Type of paper: Essay

Topic: Learning, Skills, Infant, Development, Psychology, Ability, Mobile, Telephone

Pages: 3

Words: 825

Published: 2021/02/28

Medical development from advanced research in neonatal, obstetric and pediatric areas has reduced the mortality rates of infants that are born prematurely. However, the fears of premature birth in many countries have remained unchanged for the last two decades. There are growing numbers of births that are premature, and they are always at risk of contracting cognitive and sensorimotor disorders that affect how they learn and move. A practical example may be to consider looking at prematurely born infants and those of school-going age that show a wider distribution of disabilities in learning, poor eye-hand coordination, development of dyspraxia and possible cerebral palsy. They also tend to use specialist and community resources at a relatively higher rate than those who are born full term (Alessandri, Sullivan, & Lewis, 1990).
Difficulties in learning for preterm infants are believed to show impairment in arousal regulation. Many scientists from decades ago had reported that there was a syndrome affecting the behavior of children born prematurely. The syndrome includes difficulties in motor function, speech, social interactions, arousal, learning, sensory input and emotional responses. Over time, there have been deep and rigorous studies on infants born prematurely. Controls that are made up of full-term infants and are matched according to age have shown results of increased incidence of learning, cognitive, and behavioral problems of prematurely born infants. These problems in the infants continue into later stages of the children’s development.
Impairments in learning and memory have been adequately identified as soon as the infant that was prematurely born enters childhood. However, the prematurely born infants are a wide population base in terms of risks involved due to impaired learning and movement (Schneider, 2015). In addition, there is evidence that shows that prematurely born infants that lack definitive involvement neurologically, or other serious medical complications are at a higher risk of developing impairments in learning and memory. As a result, these infants may show impaired learning and memorize in their early infancy stages.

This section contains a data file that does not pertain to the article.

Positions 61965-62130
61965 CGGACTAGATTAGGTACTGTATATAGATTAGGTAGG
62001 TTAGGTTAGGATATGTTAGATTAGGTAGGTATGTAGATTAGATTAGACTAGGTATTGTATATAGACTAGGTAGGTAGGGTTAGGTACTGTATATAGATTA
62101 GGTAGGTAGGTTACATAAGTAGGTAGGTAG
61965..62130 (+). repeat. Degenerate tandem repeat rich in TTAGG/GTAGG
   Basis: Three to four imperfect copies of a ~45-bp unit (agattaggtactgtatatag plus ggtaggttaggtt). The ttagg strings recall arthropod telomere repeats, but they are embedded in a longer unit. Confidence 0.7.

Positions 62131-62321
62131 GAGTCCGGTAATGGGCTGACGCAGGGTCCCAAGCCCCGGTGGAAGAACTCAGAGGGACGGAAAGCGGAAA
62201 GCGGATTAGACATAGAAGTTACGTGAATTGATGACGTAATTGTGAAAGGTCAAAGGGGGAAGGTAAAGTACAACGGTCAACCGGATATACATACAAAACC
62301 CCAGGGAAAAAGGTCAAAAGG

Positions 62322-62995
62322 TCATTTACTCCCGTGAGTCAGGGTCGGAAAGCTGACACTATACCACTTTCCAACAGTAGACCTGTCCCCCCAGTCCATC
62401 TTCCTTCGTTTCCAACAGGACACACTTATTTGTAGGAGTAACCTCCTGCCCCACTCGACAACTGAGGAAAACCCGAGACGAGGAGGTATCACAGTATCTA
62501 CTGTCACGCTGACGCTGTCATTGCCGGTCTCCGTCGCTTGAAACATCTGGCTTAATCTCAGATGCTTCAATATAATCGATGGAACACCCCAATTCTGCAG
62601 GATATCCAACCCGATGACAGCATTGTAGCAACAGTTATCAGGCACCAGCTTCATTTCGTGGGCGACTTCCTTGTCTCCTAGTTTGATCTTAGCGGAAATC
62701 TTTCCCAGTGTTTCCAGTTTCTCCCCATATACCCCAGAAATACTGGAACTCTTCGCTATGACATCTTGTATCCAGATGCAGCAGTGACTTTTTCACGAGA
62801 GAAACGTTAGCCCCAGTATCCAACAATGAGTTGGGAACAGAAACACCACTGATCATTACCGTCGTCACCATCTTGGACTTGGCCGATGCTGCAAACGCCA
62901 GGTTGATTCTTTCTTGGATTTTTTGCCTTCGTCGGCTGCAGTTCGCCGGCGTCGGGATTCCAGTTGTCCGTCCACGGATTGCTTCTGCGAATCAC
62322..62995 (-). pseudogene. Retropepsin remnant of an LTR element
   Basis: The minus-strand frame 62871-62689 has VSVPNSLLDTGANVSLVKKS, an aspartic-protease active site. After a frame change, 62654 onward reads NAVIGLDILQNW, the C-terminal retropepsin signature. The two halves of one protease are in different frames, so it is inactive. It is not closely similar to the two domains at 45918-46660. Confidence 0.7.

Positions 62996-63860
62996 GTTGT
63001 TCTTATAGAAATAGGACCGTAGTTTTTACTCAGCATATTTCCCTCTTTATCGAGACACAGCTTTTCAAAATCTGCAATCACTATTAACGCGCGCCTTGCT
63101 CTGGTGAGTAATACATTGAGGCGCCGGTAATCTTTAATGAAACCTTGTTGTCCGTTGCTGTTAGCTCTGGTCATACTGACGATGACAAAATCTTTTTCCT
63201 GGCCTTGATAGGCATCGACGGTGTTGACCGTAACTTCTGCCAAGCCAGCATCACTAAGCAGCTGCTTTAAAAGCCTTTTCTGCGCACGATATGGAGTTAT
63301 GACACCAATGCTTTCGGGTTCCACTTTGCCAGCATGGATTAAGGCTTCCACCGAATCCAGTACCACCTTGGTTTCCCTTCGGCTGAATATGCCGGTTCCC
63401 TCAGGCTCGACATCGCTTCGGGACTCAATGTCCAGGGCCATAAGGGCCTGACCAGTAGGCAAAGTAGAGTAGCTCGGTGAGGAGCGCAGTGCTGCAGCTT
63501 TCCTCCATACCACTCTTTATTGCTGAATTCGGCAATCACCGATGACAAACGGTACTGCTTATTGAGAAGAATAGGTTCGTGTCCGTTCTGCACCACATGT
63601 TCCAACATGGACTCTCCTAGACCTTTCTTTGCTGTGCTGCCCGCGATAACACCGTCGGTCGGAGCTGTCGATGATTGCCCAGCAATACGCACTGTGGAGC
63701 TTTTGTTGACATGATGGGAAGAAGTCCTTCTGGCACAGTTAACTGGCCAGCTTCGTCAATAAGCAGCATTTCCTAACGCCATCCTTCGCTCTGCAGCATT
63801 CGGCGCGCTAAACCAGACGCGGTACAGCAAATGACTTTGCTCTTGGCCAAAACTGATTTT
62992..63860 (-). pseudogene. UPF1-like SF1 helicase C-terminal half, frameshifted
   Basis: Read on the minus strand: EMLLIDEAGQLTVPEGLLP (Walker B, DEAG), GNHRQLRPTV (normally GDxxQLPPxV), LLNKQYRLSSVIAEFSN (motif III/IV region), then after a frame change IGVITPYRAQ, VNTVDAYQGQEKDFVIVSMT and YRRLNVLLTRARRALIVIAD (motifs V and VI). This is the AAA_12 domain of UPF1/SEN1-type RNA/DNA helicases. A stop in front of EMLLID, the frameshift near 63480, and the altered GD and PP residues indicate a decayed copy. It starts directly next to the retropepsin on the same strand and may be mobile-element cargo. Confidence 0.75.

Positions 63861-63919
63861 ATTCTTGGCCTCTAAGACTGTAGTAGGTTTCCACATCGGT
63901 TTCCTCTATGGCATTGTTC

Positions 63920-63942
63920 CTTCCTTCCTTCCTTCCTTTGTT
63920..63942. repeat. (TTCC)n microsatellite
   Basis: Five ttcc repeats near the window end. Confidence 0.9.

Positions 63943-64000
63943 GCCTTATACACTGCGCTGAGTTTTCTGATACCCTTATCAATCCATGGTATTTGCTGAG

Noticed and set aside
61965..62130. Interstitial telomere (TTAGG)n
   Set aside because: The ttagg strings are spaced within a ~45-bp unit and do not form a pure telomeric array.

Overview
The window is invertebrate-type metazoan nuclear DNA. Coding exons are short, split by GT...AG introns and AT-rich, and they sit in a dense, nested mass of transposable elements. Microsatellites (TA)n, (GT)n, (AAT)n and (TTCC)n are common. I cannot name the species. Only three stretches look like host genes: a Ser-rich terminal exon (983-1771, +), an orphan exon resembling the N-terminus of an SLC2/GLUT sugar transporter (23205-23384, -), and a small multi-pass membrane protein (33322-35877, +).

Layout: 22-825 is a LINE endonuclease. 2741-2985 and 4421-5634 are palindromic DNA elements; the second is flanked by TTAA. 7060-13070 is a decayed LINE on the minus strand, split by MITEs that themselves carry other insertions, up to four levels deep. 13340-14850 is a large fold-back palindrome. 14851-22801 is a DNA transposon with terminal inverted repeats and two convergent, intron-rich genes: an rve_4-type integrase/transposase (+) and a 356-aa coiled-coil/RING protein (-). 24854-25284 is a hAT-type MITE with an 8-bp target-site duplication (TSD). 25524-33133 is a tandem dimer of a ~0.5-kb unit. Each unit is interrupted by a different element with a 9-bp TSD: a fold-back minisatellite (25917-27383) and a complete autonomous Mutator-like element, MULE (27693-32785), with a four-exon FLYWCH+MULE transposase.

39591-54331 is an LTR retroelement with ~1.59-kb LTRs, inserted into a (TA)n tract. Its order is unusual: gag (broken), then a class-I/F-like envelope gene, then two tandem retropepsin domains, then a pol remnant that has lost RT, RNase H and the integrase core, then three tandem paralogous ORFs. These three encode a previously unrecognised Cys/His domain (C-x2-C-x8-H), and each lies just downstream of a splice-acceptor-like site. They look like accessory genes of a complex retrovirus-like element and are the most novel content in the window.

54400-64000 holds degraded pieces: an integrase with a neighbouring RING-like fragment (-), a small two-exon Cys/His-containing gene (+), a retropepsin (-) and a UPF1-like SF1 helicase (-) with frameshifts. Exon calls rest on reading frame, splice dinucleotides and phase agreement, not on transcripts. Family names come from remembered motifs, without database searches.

Physical therapy testing of very young infants that are at high risk of delays in their development looks closely in evaluating the development of sensorimotor. In the case of infants with an age of below four months, there are sets of given tools of assessment that target on how reflexes and reactions are tested (Alessandri et al., 1990). When conducting these psychological tests the infants are regarded as passive participants. The tests focus on movements made by the infant with the possibility of little or no environmental interaction. In most cases, the researcher or medical practitioner has to wait until the infant can show skills with a purpose like reaching out for objects. This way the clinicians can evaluate an infant’s ability to use body movements to interact with the environment or even manipulate it. Some recent observational tools of assessment focus on the infants active behaviors and place it on a predetermined scale of more accurate assessments. According to pediatric doctors, interactions of the child with the environment reflect the child’s ability to move. It also shows the infant's ability to learn and memorize some basic associations between movements of the body and environmental manipulations. For toddlers and babies that have not yet understood early skills in functions like reaching, there exist no means or measure that is scientifically or medically approved to assess learning and memory in an associative manner. As a consequence, doctors and pediatric professionals have to try and extract or force for sensorimotor assessments to decipher these abilities. However, the interaction between sensorimotor and learning abilities is very difficult to understand and master (Schneider, 2015).